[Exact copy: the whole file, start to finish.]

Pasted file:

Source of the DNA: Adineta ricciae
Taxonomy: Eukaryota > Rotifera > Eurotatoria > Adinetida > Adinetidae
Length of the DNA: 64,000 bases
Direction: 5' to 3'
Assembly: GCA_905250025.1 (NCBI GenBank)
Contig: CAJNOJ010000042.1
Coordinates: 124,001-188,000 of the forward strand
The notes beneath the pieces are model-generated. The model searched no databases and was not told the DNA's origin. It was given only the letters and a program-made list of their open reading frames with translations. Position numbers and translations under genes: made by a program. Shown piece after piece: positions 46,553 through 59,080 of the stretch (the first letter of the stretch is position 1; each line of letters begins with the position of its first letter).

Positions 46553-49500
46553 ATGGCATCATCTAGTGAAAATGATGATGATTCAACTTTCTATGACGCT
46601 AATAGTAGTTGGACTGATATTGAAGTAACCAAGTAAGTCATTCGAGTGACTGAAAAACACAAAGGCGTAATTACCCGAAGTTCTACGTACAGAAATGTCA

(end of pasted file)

Source of the DNA: Adineta ricciae
Taxonomy: Eukaryota > Rotifera > Eurotatoria > Adinetida > Adinetidae
Length of the DNA: 64,000 bases
Direction: 5' to 3'
Assembly: GCA_905250025.1 (NCBI GenBank)
Contig: CAJNOJ010000042.1
Coordinates: 124,001-188,000 of the forward strand
The notes beneath the pieces are model-generated. The model searched no databases and was not told the DNA's origin. It was given only the letters and a program-made list of their open reading frames with translations. Position numbers and translations under genes: made by a program. Shown piece after piece: positions 46,553 through 59,080 of the stretch (the first letter of the stretch is position 1; each line of letters begins with the position of its first letter).

Positions 46553-49500
46553 ATGGCATCATCTAGTGAAAATGATGATGATTCAACTTTCTATGACGCT
46601 AATAGTAGTTGGACTGATATTGAAGTAACCAAGTAAGTCATTCGAGTGACTGAAAAACACAAAGGCGTAATTACCCGAAGTTCTACGTACAGAAATGTCA